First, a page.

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1091 Oncological surgery is associated with increased morbidity but not mortality in elderly patients undergoing gynecological procedures
  1. Murat Cengiz1,
  2. Hasan Volkan Ege1,
  3. Anil Karakilinç2,
  4. Ilgi Adali2,
  5. Eylül Akdeniz2,
  6. Nejat Özgül1,
  7. Selçuk Tuncer1,
  8. Murat Gültekin1,
  9. Utku Akgör1 and
  10. Derman Basaran1
  1. 1Hacettepe University Department of Obstetrics and Gynaecology, Division of Gynaecologic Oncology, Ankara, Türkiye
  2. 2Hacettepe University Department of Obstetrics and Gynaecology, Ankara, Türkiye, Ankara, Türkiye


Introduction/Background To assess the short-term morbidity and mortality following gynecological surgery in patients older than 70 years of age.

Methodology This retrospective study focused on patients aged 70 and above who underwent inpatient surgery for either benign or malignant indications at the Department of Obstetrics and Gynecology, Hacettepe University, between 2015 and 2023. Demographics, clinical characteristics, postoperative morbidity and mortality rates within the one-month period following surgery were assessed. The Clavien-Dindo classification was employed to systematically classify surgical complications.

Results The median age of the 346 patients included in the study was 73 (min: 70, max: 93). 183 patients had surgery for benign disease, and 155 patients for malignancy. 90.2% of the patients had at least one accompanying medical condition, the most common being hypertension (76%). Pelvic organ prolapse (POP) (%74.1) was the most common indication for benign gynecological surgery, while endometrial cancer (%51) was the most common malignant disease.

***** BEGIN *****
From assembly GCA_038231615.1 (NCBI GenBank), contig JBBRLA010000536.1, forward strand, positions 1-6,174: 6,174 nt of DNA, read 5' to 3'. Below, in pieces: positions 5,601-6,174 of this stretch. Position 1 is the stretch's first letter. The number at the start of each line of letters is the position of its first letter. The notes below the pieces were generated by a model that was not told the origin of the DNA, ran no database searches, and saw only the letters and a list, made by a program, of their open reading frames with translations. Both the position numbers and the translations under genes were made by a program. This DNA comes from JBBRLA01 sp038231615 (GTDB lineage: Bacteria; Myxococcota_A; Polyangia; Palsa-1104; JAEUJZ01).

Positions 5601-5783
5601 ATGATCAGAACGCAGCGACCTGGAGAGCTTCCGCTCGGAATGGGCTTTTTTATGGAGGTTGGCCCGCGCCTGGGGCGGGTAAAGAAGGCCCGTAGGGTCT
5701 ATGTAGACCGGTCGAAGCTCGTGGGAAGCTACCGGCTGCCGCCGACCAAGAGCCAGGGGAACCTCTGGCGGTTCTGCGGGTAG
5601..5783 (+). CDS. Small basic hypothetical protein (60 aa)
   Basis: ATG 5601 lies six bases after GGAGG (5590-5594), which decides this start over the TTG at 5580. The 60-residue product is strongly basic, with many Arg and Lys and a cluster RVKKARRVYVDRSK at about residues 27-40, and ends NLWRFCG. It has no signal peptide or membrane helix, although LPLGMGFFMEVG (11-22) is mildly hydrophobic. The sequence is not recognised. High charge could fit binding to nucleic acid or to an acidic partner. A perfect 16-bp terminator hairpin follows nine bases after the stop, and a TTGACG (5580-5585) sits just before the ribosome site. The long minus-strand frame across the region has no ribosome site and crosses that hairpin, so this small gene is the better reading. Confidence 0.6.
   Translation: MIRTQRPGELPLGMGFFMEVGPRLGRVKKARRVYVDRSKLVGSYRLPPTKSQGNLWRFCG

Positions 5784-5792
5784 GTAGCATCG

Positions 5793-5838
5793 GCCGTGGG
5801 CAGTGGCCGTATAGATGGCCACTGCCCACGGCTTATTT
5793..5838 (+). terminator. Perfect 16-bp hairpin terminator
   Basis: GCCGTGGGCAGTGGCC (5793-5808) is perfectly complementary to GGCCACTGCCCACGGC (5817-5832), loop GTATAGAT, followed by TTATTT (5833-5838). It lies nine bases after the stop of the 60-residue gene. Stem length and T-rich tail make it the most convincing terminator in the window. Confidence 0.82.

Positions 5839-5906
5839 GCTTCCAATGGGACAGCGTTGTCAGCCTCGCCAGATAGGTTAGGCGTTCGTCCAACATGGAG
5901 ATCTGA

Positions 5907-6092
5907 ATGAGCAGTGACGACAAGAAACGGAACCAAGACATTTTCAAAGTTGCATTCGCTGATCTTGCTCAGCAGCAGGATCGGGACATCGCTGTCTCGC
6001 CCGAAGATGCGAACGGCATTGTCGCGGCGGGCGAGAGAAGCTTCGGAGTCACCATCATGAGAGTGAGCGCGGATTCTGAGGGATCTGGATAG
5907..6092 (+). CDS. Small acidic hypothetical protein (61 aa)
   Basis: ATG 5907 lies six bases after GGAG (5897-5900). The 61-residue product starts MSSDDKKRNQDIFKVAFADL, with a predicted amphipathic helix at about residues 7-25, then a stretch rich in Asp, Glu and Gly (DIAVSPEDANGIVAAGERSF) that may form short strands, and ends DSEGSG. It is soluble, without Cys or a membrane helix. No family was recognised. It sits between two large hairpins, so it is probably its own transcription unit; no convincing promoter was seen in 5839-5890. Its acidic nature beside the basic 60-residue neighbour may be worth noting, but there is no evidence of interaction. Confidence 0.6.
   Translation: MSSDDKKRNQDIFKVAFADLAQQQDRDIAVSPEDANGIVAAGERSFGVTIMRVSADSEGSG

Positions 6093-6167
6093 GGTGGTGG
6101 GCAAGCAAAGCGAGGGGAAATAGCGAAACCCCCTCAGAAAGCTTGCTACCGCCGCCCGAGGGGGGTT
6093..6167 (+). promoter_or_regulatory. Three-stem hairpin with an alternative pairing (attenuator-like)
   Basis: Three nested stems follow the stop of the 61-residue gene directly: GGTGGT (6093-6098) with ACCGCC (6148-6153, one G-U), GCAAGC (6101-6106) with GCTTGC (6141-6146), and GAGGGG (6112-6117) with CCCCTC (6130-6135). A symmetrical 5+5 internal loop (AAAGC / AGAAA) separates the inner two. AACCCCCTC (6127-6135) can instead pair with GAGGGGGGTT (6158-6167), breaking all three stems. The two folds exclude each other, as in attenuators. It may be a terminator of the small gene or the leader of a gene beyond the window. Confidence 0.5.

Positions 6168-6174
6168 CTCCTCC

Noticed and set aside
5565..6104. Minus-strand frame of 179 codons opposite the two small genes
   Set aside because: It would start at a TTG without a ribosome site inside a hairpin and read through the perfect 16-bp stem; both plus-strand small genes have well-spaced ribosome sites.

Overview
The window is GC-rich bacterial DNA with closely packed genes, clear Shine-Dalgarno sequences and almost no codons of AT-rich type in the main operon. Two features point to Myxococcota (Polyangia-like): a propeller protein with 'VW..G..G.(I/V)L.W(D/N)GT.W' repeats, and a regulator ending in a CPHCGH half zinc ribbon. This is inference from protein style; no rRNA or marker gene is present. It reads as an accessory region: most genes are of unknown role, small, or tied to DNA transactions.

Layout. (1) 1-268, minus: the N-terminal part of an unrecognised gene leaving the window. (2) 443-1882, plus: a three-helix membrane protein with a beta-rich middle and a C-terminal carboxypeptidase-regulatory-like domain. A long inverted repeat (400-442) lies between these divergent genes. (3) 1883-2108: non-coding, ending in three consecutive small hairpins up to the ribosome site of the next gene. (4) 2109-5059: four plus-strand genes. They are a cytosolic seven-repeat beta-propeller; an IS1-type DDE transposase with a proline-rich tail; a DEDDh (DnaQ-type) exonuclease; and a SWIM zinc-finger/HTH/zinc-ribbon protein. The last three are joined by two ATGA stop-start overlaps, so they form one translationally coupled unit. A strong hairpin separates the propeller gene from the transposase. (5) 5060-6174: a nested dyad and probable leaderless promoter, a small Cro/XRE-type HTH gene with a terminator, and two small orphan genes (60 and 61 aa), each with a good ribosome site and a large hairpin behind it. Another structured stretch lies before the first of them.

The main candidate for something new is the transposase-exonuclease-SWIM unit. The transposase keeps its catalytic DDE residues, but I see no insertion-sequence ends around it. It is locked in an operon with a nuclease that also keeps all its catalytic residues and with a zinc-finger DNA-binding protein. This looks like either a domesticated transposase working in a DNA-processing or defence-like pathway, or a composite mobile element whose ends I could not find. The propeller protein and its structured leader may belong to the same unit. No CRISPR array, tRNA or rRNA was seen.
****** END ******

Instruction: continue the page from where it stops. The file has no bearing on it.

No intraoperative death was observed in study groups. The average duration of surgery in malignant cases was 169 minutes (SD±69.7), while it was 88 minutes (SD±37.4) in benign group. Post-operative admission rate to intensive care unit (ICU) was 7.7% in vs 31.6% in malignant group (p < 0.001). ≥ Grade 2 morbidity was observed in 8 patients (4.3%) in benign group and in 34 patients (21.9%) operated on for malignant reasons (p < 0.001). One patient in benign group and two patients in malignant group died at first month after surgery (p=0.595).

Conclusion We observed a significantly higher demand for postoperative ICU admission and increased morbidity during the first postoperative month in patients undergoing oncological surgery compared to those having surgery for benign indications. However, we found no significant difference in mortality rates during the one-month period.

Disclosures All authors have declared that they have no conflicts of interest.

Abstract 1091 Table 1

Indications for surgery and complications according to the Clavien-Dindo classification

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